First Kabbalah, Now Kashrut

According to the Ynet article, “America Goes Kosher,” kashrut (Jewish dietary laws) is the new Kabbalah. Kosher restaurants in large metropolitan areas have suddenly become fashionable, and the Hollywood trendsetters have not only staked out their own tables but their own rooms in such establishments. The article reports:

In the last decade, kosher food sales in American supermarkets have reached a growth rate of 15 percent as opposed to a four percent growth rate for food that is not kosher. Eleven million Americans buy kosher food, and they are responsible for a yearly turnover of $9 billion. What’s interesting in all this data is that there are only just over six million Jews in America and even fewer keep kosher. Slowly but surely the kosher food market is being taken over by non-Jewish Americans who are on the lookout for kosher food that is not just gefilte fish and matza.

Kosher food manufactures and restaurants are doing something right. How have they gotten individuals who have no ties to kashrut for religious reasons to buy their products and enter their establishments? One survey suggests that many non-Jews eat kosher food because they believe it is healthier. There may also be a spiritual element, however. Someone quoted in the article suggests that “The kosher trend fits in with modern life. Like the Kabbalah, it combines the old with the new. Kosher food meets spirituality and health in one plate, and that’s what people are looking for today: a little spirituality with an everyday practicality.”

What can the Jewish community learn from this phenomenon? Just like the kosher food industry (with a little help from a few celebrities), the Jewish community can transform its image from one of gefilte fish, matzah and old world Jewry to one of gourmet food and welcome to all if it offers programs and events that intersect with people’s needs.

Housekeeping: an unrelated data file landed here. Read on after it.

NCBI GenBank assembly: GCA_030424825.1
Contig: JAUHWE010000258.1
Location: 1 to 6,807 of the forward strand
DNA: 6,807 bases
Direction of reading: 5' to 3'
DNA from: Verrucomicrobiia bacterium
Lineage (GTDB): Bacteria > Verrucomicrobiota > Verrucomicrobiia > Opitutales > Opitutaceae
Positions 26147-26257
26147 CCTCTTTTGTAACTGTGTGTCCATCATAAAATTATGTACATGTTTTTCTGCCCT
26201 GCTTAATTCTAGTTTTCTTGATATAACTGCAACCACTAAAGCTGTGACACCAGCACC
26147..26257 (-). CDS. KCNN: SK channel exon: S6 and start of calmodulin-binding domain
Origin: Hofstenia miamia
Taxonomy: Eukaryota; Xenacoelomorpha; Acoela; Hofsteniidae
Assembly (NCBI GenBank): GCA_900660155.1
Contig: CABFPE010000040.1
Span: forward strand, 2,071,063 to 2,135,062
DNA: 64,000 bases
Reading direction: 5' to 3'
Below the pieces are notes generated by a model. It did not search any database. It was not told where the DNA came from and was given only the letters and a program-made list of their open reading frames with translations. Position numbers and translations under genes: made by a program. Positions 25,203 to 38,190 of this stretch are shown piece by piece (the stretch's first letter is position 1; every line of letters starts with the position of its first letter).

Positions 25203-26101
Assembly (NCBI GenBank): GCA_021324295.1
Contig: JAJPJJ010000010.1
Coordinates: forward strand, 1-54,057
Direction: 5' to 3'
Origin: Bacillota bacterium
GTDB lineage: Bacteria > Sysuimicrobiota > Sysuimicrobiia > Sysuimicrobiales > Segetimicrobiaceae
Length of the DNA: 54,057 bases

1. Another “old and new” element I notice is the fact that the animals are slaughtered humanely, and people understand that. With all the emphasis on free range and grass fed meat and poultry, Jew and gentiles alike are obviously going to be interested in the animals’ final moments as well.

    Comment by Ron in Croton — August 10, 2007 @ 9:19 am

  2. For years devout Muslims without access to halal food have been buying Kosher food. Now that there are more devout Muslims in America, that is all that is happening.

    Comment by Dave — August 17, 2007 @ 7:29 pm

  3. Check out

    It opens up the door to so many kosher restaurants.

    Comment by Ariel — February 5, 2009 @ 11:38 am

  4. What does the Kabbalah say (if anything) about the kashrut laws? I can’t believe they let this one slip. These old guys could expound on ANYTHING in the Torah and found a mystical hidden aspect to EVERYTHING therein. So what’s up tribe?

    Comment by Jack Jones — August 15, 2009 @ 9:12 pm

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